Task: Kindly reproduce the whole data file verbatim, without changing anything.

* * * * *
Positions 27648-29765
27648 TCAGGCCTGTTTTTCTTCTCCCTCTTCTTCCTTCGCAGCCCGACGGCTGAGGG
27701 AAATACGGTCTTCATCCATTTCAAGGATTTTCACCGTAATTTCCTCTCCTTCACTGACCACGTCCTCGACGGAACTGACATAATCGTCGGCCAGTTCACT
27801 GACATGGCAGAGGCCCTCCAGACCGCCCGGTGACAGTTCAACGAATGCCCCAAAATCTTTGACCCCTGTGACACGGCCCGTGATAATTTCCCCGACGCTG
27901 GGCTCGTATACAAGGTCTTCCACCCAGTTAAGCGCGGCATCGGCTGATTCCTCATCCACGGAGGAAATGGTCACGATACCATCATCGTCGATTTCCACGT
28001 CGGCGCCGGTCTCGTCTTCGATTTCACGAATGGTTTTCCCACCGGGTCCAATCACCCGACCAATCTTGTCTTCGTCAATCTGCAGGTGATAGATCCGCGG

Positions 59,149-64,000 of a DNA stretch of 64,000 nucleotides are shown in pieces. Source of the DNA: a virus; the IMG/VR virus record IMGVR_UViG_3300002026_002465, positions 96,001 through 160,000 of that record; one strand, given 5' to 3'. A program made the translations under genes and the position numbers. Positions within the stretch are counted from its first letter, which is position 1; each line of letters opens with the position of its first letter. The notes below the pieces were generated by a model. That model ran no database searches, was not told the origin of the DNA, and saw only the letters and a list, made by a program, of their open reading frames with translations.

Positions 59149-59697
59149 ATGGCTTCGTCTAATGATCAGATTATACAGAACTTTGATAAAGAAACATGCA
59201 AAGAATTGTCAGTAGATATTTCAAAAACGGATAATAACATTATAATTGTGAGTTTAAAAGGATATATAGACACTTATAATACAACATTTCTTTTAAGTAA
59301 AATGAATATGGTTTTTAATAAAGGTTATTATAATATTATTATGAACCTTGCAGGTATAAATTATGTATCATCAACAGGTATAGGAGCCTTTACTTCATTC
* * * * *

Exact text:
Positions 27648-29765
27648 TCAGGCCTGTTTTTCTTCTCCCTCTTCTTCCTTCGCAGCCCGACGGCTGAGGG
27701 AAATACGGTCTTCATCCATTTCAAGGATTTTCACCGTAATTTCCTCTCCTTCACTGACCACGTCCTCGACGGAACTGACATAATCGTCGGCCAGTTCACT
27801 GACATGGCAGAGGCCCTCCAGACCGCCCGGTGACAGTTCAACGAATGCCCCAAAATCTTTGACCCCTGTGACACGGCCCGTGATAATTTCCCCGACGCTG
27901 GGCTCGTATACAAGGTCTTCCACCCAGTTAAGCGCGGCATCGGCTGATTCCTCATCCACGGAGGAAATGGTCACGATACCATCATCGTCGATTTCCACGT
28001 CGGCGCCGGTCTCGTCTTCGATTTCACGAATGGTTTTCCCACCGGGTCCAATCACCCGACCAATCTTGTCTTCGTCAATCTGCAGGTGATAGATCCGCGG

Positions 59,149-64,000 of a DNA stretch of 64,000 nucleotides are shown in pieces. Source of the DNA: a virus; the IMG/VR virus record IMGVR_UViG_3300002026_002465, positions 96,001 through 160,000 of that record; one strand, given 5' to 3'. A program made the translations under genes and the position numbers. Positions within the stretch are counted from its first letter, which is position 1; each line of letters opens with the position of its first letter. The notes below the pieces were generated by a model. That model ran no database searches, was not told the origin of the DNA, and saw only the letters and a list, made by a program, of their open reading frames with translations.

Positions 59149-59697
59149 ATGGCTTCGTCTAATGATCAGATTATACAGAACTTTGATAAAGAAACATGCA
59201 AAGAATTGTCAGTAGATATTTCAAAAACGGATAATAACATTATAATTGTGAGTTTAAAAGGATATATAGACACTTATAATACAACATTTCTTTTAAGTAA
59301 AATGAATATGGTTTTTAATAAAGGTTATTATAATATTATTATGAACCTTGCAGGTATAAATTATGTATCATCAACAGGTATAGGAGCCTTTACTTCATTC